This is a great article… My female Umbrella Cockatoo is the ultimate affectionate cuddler of all times. Sometimes its bc she wants a feather rub and other times it can be sexual. I have been working with Molly for almost 3yrs to break her of the, “I need my human all the time” issue. She has come a long way since she first became a family member. I have found that a routine time schedule and plenty of toys has been the most effective approach… also, she does have a foot fetish but we call it the Molly Pedicure, bc she just tickles our toes. She’s not a biter just a lover.

Jessica
Launa

I have 2 cockatoos, 1 sulfer crested and 1 umbrella. They were my aunt & uncle’s, who have both passed. The umbrella had a collar on when I got her, due to the lack of attention she was used to when my aunt was living. I have had 3years now and the collar is an on again off again thing. The cuddling thing probably explains the plucking? She can go a couple months with it off then one day she will pluck again. This isn’t just plucking, she digs a wound in her chest. She loves to cuddle and will start panting like a dog. When she has the collar on we don’t cuddle. I thought maybe she would realize the collar was a bad thing. How do I break these habits without her feeling neglected? She is a sweat lovable bird but i hate the collar on her. And she does have feet issues as well.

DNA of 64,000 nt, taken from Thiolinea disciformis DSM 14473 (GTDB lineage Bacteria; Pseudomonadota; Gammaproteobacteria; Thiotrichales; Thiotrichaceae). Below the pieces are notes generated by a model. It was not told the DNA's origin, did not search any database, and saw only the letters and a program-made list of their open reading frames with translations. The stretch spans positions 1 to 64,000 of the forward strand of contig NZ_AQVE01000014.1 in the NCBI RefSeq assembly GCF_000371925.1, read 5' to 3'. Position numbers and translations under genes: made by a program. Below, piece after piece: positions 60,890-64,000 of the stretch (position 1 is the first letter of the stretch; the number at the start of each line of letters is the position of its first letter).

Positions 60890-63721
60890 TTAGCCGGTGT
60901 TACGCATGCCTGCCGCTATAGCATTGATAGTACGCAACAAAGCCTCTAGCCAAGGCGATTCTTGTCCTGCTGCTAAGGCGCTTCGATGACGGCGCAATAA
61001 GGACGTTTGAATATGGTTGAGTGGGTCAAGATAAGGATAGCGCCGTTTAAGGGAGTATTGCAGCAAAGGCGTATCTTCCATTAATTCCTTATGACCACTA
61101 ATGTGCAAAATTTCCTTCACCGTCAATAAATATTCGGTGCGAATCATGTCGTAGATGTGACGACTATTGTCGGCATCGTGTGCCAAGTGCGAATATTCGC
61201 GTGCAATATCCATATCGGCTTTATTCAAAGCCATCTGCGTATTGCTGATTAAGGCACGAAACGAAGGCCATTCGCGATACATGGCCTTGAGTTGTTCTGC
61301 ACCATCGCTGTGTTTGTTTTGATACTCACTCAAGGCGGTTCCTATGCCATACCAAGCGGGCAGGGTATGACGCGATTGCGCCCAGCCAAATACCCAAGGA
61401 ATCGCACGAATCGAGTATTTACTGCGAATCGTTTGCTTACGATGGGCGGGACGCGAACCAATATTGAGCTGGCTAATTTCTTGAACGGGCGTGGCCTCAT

Launa
Margaret

I have a galah who I leave at my dads place when I cant have him at home. Now all of a sudden he has grown to love my dad. He just sits with my dad for as long as he is not in his cage.. Now when I go over to my dads place to see Rocky and let him out for a fly he goes over to my dad. When I go near dad he fluffs up to three times his size. I ignore it and give him a treat to distract him. Twice now he has attacked me savagely and I mean, drew blood. After he calms down he says “are you okay” like it was nothing. He seems very dangerous. How can I change that anger.